Course:ASIA351/2022/Love in a Fallen City

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Love in a Fallen City
The Cover of the Book
Author Eileen Chang
Title Love in a Fallen City
Country China
Language Chinese/English
Genre Novella
Published 1943
Media Type Image of Book Cover

Written in 1943, Love in a Fallen City (傾城之戀) is a Chinese novel by Eileen Chang. Chang's book consists of four novellas and two short stories, translated into English from the original Chinese and published in the 1940s by Karen S. Kingsbury (2007). The plot focuses on an unconventional love story that flourished during World War II in Hong Kong.

Chang writes about the complexities of life as Chinese customs try to keep up with China's rapidly changing culture. Chang depicts love as having a dual nature, often experienced as hot or cold, and the selfish intentions of parties when regarding love. Her stories masterfully show what can happen when people attempt to navigate these opposing forces in life.

Historical background

Love in a Fallen City is written based on the historical event of War of Hong Kong, occurring from December 8th - December 25th, 1941. The story takes place in a time leading up to the breakout of the war.

War of Hong Kong (December 8th - December 25th, 1941)[1]

Amidst erupting conflicts during the Second World War, Japan begins showing aggression towards China and surrounding East Asian countries. This would be the beginning of the series of Pacific War. With troops at the Hong Kong Garrison significantly reduced, and the Empire of Japan having already captured the surrounding Canton, Hainan Island, French Indo-China, and Formosa Hong Kong was extremely vulnerable to attacks.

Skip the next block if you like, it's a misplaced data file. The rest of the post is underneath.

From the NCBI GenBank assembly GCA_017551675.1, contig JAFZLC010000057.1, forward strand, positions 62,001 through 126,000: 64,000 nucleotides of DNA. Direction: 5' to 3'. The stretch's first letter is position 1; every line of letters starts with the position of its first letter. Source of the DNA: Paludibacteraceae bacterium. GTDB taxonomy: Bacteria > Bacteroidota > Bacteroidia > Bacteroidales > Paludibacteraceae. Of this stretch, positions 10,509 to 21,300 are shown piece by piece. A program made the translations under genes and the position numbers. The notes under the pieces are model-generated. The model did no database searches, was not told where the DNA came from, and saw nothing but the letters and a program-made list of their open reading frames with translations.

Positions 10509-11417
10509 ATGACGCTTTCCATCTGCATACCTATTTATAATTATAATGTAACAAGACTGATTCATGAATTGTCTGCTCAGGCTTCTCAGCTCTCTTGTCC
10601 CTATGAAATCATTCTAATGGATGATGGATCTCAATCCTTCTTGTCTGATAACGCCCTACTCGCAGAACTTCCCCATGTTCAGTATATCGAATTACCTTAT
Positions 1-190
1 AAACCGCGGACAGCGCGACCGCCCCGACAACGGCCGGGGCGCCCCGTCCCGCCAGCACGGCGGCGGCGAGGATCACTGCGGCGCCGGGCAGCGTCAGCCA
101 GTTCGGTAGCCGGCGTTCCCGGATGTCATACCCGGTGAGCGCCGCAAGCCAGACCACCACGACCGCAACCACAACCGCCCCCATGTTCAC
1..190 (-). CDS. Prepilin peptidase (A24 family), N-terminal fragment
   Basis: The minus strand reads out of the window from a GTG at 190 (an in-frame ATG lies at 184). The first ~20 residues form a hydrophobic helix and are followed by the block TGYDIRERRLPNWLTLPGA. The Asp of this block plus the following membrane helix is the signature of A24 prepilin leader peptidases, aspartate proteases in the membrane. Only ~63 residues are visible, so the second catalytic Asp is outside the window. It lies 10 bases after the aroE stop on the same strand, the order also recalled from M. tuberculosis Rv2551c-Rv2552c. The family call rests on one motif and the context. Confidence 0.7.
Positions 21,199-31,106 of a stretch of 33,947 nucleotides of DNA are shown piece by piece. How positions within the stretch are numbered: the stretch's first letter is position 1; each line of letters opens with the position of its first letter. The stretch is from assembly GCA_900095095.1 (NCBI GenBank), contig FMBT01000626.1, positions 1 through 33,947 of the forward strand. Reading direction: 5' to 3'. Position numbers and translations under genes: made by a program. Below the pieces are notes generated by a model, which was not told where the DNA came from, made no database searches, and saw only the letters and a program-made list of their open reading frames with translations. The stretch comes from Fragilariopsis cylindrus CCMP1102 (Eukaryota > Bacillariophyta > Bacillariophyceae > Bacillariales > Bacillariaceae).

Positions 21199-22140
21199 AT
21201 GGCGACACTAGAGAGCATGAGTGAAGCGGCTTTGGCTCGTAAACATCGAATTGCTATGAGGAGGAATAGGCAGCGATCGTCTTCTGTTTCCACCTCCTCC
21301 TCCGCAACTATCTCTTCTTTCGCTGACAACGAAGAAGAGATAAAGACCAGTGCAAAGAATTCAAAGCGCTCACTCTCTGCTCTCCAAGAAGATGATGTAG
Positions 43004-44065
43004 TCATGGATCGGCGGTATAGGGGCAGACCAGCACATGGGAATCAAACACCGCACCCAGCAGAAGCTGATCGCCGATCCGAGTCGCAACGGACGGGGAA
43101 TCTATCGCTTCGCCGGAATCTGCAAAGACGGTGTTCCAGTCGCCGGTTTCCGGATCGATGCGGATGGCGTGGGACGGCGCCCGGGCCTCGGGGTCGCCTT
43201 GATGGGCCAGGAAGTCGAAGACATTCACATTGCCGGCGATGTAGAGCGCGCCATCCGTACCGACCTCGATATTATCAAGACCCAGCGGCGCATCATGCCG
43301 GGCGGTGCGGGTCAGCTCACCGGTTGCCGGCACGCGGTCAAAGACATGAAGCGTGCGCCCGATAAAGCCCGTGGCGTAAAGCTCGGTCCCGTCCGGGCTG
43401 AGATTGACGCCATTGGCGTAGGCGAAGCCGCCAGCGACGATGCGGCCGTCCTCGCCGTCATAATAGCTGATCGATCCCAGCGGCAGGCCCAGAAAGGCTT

The attack on the British Crown colony of Hong Kong began the same day the Empire of Japan declared war on the British Empire, and initiated the attacks on Pearl Harbor. As Japan takes control of key reservoirs that provide water for Hong Kong and major areas within inland China, armistice is quickly reached on Christmas Day as the British Empire surrenders the colony to the Empire of Japan, leading to the fall of the city, until the end of World War II whereupon Japan surrenders.

Synopsis/Plot Summary

In the dawn of the 1940s, Bai Liusu, a shamed divorcee from a traditional family, and Fan Liuyuan, an international playboy with an unsettled heart, meet by coincidence in Shanghai, China. Liusu's traditional family plans to set up Liusu's more eligible younger sister Baoluo with Liuyuan as a match for matrimony, and brought Liusu along to the cinema and ballroom date as she seemed the least assuming.